Interview with Scholes Street Recycling Center

After our site visit, Allie sat down with Adam Mitchell to get some tough questions answered.

By Allie Molinaro, Think Zero LLC


This September, TZLLC visited the Scholes Street Recycling Center in Brooklyn, NY to gain a better understanding of the challenges facing the recycling industry and how they can be solved. The facility, which opened in the 1990s, is responsible for sorting, baling, and shipping its client's recyclables (all commercial businesses) from New York City  to mills throughout the world. We spoke with Head of Resource Management and Business Development Adam Mitchell and his colleagues Paul and Michael to learn more.


TZ: What trends have you seen currently within the industry? What concerns or challenges have you seen?

SSR: Locally there has been more consolidation in the hauling side of our industry in the last year, and disposal costs increased more in the last 6 months than we’ve seen in a while. The recent heightened enforcement of federal trucking regulations governing long haul truckers’ hours of service has also reduced the supply of available truckers to come to our facility. 


TZ: What are the top items you see come into your facility that are not actually recyclable?

SSR: Food waste, flexible plastic packaging, and waxed cardboard.


TZ: Which items that are not recyclable are most disruptive to your recycling operations (if any) and what problems do they cause?

SSR: Glass containers are the most disruptive. As glass is collected in the truck and transported, it breaks into sharp pieces. These broken shards become embedded in cardboard as the cardboard and MPC streams are commingled, which decreases the value of the cardboard and in some cases renders it not viable at all. Waxed cardboard can also be a challenge to sort as it looks like a regular box.


TZ: What happens to bags of recycling that are too contaminated? I've always heard that if there are lots of non-recyclables in a bag, the entire bag gets thrown out. Is this true?

SSR: If it hasn’t broken open in the truck already, a bag that is dripping with food or juice would get pulled out and treated as trash.


TZ: What is your average contamination rate? Have contamination rates increased or decreased since switching to single stream and over the years in general?

SSR: Our average contamination rate is 15%, meaning that 15% of what we receive are items that are either not recyclable or become tainted during collection. Single stream creates more contamination, so we have seen an increase since switching over. It’s a tradeoff because while single stream decreases the quality of materials, it increases the trucking efficiency for our hauling division.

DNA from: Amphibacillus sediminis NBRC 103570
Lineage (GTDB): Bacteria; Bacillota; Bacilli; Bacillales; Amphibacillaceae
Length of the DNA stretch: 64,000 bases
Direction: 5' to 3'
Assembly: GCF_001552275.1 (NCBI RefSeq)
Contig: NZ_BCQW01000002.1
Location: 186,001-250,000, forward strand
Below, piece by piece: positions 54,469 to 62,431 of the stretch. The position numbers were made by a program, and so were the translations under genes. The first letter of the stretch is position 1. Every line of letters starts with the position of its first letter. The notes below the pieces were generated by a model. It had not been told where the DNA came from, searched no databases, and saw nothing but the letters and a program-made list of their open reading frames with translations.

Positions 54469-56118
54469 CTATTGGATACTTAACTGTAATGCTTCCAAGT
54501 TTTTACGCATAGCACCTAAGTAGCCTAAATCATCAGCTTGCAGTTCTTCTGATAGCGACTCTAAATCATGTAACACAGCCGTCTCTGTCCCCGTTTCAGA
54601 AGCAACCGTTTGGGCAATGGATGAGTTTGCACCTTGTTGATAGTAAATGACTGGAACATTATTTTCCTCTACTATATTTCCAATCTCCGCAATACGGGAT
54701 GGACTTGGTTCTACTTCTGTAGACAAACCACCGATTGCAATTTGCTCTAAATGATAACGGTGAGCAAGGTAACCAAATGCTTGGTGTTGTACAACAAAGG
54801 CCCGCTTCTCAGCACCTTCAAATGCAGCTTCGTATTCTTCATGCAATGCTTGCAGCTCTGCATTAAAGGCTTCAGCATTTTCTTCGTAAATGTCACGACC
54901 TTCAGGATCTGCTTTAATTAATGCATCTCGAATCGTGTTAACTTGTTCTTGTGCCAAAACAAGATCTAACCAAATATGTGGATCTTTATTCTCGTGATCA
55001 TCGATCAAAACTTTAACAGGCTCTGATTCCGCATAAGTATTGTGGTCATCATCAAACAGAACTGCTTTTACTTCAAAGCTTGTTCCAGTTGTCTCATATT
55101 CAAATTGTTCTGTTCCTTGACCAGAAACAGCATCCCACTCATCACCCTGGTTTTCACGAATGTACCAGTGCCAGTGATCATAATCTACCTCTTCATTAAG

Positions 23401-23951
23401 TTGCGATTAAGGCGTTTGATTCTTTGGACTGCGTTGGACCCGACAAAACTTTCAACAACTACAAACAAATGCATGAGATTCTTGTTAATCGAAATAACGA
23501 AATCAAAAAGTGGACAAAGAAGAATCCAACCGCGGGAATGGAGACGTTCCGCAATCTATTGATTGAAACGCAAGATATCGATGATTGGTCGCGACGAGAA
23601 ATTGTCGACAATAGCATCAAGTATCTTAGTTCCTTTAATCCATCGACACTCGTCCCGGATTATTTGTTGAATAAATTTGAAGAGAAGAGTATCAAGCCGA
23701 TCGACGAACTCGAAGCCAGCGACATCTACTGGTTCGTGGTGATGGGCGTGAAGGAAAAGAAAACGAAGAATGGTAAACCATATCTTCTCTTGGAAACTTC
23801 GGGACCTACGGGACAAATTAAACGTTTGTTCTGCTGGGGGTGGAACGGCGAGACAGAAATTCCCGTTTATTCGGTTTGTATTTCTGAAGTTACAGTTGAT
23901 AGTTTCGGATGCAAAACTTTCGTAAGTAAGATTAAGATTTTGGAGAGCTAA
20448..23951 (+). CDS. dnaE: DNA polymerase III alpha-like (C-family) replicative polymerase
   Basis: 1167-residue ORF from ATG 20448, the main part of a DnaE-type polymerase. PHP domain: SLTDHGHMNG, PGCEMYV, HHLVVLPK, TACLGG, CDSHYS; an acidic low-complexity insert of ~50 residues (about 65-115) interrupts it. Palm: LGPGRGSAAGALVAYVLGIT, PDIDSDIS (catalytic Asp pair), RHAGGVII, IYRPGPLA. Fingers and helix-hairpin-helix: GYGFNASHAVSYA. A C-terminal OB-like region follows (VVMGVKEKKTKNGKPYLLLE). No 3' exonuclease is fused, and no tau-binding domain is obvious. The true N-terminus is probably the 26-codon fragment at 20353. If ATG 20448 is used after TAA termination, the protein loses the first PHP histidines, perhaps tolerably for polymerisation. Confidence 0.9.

TZ: Who do you send the materials to after they are sorted? Where are they located?

SSR: We send plastics and containers to Sims Recycling in Brooklyn and we’ve sold some of our plastic film to Trex in Virginia. The other materials are sold through brokers who sell to a variety of export markets including southeast Asia, Indonesia, and India.


TZ: How many times can plastic and paper be recycled before it must be landfilled or incinerated?

SSR: Plastic is usually down-cycled, meaning it’s remanufactured once. Paper fibers grow too short to be recycled again after around 6 times.


TZ: What end products are your recycled materials used to make?

SSR: Most of our materials are used to make fiber board and new metal containers. The plastic film we send to Trex is used to make composite decking. The plastic we send to Sims can be used to make carpeting, clothing, piping, bottles, etc.


TZ: What policy changes need to occur to support the recycling business?

SSR: That’s a big question. Mandating recycled content is one big step, it’s been tried before in many different ways. Maybe the Canadian model of producer responsibility would be something to look at. Canada’s Extended Producer Responsibility (EPR) policy mandates that a producer’s responsibility for a product—physical and/or financial—is extended to the post-consumer stage of a product’s life cycle. This shifts responsibility upstream in the product life cycle to the producer and away from municipalities and taxpayers.

 

TZ: How has China's National Sword Policy impacted your recycling center?

SSR: The Green Sword had a huge impact on the domestic value of a wide variety of recyclables. Combined with Trump’s trade war, which resulted in the Chinese instituting import tariffs on scrap material, there has been a lot of pain in the US recycling industry. The BIC’s 10% increase in the maximum rates haulers can charge reflects the realities of these increased operating costs.


TZ: Would you provide a brief overview of the economic model of the MRF business?

SSR: Buy something for $0.01 sort it, process it, and sell it for $0.04. It’s really is that simple.


TZ: What are the unique challenges of running a MRF in Brooklyn?

SSR: Our space is challenging. Domestic mills are reluctant to truck out of Brooklyn because of the transportation costs. As mentioned earlier, federal trucking regulations have also become a challenge because many truckers cannot get here without going over their hour limits. Another challenge is that the disposal facilities (landfills and incinerators) closest to urban areas like New York City use up their daily tonnage faster, allowing them to raise prices and thus increasing our operation costs. But East Brooklyn is also the geographic center of Manhattan/Queens and Brooklyn, which makes it an ideal location for collecting materials from across the city all in one place.